Thank you to Connor Poole, Chris Poole, and Jessi Maddy, three students from Stephen Decatur High School who provided the entertainment (They deserve community service for the evening.) Thank you to the caterer, Waterman’s Inn in Crisfield, the bartender, Tim Carven, the beverage “runner”, Ed Galyon, and to Parties Your Way, Copy Central, Pepsi Bottling Co. and Ish Boutique. Thanks also to ALOC volunteers Ann Hansen, Betty Stork, Caroline Anthony, Stasia Huebeck and Jody Veader, to all the artists who painted beautiful paintings for the 2012 homeowners, and to the homeowners themselves who have graciously opened their homes for the Home Tour.
Lastly, thanks to Katy Durham and Rina Thaler for their guidance and their drive throughout the entire planning process.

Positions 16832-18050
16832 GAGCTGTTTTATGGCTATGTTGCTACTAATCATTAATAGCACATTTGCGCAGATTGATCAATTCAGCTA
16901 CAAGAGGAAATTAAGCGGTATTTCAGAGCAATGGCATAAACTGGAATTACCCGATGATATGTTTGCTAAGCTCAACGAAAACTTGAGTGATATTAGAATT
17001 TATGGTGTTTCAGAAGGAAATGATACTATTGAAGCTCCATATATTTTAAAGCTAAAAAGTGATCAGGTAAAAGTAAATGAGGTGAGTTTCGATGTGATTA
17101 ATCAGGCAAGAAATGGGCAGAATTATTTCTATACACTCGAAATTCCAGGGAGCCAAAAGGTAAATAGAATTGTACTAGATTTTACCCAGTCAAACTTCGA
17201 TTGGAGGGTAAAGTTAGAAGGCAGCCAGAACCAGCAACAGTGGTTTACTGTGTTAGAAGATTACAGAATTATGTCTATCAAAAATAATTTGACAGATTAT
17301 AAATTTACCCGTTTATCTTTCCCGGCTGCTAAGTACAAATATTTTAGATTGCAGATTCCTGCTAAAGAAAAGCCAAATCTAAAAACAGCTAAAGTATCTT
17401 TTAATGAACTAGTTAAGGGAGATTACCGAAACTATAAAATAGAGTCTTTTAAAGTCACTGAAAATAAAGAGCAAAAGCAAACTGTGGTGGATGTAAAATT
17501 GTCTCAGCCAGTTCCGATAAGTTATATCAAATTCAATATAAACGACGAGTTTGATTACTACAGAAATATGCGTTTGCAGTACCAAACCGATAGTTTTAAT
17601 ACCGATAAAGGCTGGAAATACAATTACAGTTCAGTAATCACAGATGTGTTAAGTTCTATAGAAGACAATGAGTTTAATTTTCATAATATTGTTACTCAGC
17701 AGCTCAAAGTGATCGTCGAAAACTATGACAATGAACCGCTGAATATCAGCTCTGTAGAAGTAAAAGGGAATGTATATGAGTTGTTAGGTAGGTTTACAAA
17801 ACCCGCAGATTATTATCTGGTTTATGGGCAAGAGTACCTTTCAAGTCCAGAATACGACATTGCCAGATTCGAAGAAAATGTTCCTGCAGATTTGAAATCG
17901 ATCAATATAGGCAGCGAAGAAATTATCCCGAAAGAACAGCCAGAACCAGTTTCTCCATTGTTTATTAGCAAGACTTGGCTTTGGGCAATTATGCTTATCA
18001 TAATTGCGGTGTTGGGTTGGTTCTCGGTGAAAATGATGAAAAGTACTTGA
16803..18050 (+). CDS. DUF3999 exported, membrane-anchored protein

By the time, this letter goes to print, the ALOC will be in its second day of its largest fundraiser of the year, the 2012 Sand Castle home tour. We hope your readers have had the opportunity to attend the cocktail party and to take the tour and if not, to be sure to mark their calendar for next September. Our beautiful new OC Center for the Arts is under construction on 94th Street and we need the community’s help to make it a reality. Please stop by our temporary location on 94th Street in the Superfresh shopping center and learn how you can help support the arts in Ocean City.Many thanks to all who attended the party.
Jamie Albright, Rebecca Galyon, Nancy Rider, Christina Pohland and Jenny Carven
(The writers are members of the 2012 ALOC Sandcastle Home Tour Cocktail Party Committee.)
Fair Support Recognized
The Keenwick Sound Fair Committee thanks all who contributed to the success of the 18th Annual Fair. We appreciate the support and help from the community and we especially thank the following boosters: